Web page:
Vladimir Ashkenazy, Russian pianist and conductor, retires with immediate effect
20 January 2020, 11:08 | Updated: 20 January 2020, 12:33
The announcement marks the end of a glittering career for the conductor-pianist that has spanned 70 years.
Parrott called it a “sombre day”, citing Ashkenazy’s “dedication to the great human gift of music” over the decades.
Ashkenazy first came to prominence on the world stage in 1955, winning second prize in the International Chopin Piano Competition in Warsaw. A year later, he was awarded first prize in the Queen Elisabeth Music Competition in Brussels and the Tchaikovsky Competition in 1962.
Since his first break-out, he built an extraordinary career as one of the outstanding – and most-loved – pianists of the 20th century.
Since the mid-1980s, Ashkenazy worked primarily as a conductor. He was principal conductor of the Royal Philharmonic Orchestra from 1987 to 1994, and Classic FM's Orchestra on Tour, the Philharmonia, appointed him Conductor Laureate in 2000. From 2009 to 2013, he was chief conductor of the Sydney Symphony Orchestra.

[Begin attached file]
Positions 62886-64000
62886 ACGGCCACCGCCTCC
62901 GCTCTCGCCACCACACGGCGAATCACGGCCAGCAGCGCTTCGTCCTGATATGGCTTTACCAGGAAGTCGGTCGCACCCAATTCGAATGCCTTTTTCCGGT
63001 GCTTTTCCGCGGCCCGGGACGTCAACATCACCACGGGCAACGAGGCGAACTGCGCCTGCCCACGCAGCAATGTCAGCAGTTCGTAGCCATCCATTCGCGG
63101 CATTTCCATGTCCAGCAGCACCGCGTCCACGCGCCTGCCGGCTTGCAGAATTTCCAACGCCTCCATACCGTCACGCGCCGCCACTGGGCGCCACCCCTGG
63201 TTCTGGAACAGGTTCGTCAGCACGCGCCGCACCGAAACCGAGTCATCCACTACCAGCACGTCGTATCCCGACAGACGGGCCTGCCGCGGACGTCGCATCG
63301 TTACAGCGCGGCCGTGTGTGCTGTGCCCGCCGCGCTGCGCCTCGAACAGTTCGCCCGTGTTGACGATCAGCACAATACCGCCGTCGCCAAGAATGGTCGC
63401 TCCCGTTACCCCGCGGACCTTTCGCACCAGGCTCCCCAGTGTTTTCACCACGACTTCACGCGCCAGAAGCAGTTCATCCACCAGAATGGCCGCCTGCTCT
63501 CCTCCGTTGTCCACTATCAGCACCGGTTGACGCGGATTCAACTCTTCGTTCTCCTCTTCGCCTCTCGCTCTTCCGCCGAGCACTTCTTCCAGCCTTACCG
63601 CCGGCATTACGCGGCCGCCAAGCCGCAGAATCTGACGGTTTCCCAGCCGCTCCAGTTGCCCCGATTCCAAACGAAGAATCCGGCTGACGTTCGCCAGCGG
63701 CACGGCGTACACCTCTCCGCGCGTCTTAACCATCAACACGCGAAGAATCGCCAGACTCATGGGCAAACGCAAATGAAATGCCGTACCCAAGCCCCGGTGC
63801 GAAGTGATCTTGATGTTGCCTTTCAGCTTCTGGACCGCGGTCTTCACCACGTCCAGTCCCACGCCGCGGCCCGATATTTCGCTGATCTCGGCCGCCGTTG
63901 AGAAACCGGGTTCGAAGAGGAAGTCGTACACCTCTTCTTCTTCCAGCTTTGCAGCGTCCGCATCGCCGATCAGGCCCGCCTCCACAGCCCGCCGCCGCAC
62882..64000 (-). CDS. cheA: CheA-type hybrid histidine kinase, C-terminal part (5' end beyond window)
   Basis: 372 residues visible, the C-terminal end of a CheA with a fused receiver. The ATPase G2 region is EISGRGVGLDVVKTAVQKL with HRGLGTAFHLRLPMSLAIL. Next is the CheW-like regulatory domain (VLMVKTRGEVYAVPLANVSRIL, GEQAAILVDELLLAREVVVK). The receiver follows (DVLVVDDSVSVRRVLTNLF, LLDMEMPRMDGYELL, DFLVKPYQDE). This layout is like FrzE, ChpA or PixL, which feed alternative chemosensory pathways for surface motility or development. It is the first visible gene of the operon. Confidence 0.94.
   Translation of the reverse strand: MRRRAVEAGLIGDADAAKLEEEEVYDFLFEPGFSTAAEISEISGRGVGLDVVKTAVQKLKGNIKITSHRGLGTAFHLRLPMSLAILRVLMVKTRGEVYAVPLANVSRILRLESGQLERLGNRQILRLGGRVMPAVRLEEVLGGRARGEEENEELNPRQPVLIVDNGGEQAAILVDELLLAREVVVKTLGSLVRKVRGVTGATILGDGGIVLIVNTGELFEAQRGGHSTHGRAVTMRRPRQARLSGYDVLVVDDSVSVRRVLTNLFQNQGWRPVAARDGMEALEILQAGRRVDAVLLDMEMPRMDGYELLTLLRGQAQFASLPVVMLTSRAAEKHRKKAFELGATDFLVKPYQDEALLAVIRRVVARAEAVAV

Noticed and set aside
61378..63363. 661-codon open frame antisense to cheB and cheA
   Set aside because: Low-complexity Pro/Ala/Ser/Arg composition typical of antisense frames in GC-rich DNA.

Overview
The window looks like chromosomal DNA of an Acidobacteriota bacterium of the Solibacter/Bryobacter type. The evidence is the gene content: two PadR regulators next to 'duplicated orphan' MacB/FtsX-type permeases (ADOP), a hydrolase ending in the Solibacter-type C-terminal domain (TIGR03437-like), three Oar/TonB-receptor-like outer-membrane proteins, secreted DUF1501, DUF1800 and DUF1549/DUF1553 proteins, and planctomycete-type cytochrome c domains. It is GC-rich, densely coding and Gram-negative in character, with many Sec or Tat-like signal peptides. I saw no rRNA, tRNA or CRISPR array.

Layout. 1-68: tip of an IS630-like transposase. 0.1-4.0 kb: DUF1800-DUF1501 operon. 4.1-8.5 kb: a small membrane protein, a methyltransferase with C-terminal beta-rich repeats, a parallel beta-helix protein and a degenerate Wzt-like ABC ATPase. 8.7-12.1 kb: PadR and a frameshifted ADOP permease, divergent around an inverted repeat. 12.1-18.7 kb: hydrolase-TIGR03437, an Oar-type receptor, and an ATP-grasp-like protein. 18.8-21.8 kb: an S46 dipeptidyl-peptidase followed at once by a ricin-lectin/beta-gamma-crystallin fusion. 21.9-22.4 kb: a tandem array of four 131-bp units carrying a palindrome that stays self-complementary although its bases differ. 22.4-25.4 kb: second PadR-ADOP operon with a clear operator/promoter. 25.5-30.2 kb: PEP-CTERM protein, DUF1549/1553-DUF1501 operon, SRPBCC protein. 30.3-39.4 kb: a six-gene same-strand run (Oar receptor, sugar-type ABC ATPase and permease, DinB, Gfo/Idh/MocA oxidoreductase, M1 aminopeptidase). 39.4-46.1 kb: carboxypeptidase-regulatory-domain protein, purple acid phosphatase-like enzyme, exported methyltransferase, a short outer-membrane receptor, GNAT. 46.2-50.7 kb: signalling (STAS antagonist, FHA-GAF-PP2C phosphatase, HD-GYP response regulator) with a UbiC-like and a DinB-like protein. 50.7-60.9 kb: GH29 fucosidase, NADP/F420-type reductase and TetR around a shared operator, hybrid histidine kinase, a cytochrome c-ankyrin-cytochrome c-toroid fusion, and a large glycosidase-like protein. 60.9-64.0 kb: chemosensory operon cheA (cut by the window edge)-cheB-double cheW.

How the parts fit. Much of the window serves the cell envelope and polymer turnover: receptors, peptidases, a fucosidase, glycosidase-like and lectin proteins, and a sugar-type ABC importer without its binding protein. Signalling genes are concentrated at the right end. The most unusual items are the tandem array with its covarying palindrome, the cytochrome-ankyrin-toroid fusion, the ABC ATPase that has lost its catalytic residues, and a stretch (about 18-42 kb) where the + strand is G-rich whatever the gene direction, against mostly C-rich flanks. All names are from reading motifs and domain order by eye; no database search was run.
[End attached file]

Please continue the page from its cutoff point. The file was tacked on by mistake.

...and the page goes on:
Vladimir Ashkenazy, our Conductor Laureate and long-standing collaborator, has shared with us the news that he has chosen to step down from conducting.— Philharmonia Orchestra (@philharmonia) January 17, 2020
Vova has been part of the Philharmonia family for 50 years, so today we want to pay tribute to one of our closest friends pic.twitter.com/IT7j76giRy
In 2017, we spoke to Ashkenazy about what it takes to be a pianist. In the video below, the great virtuoso gives his tips for young players at the beginning of their careers.
Ashkenazy had concerts scheduled with the Sydney and Melbourne Symphony Orchestras in May and June 2020, as well as performances of Tchaikovsky and Shostakovich with the Philharmonia Orchestra at the Riga Jurmala Music Festival in August.
Parrott said that, while the news was sad for his fans, “we can all take comfort in the sure knowledge that music, even if not in public performance, will continue to inhabit every hour of his life and will be shared with joy and satisfaction within his devoted family and among his friends”.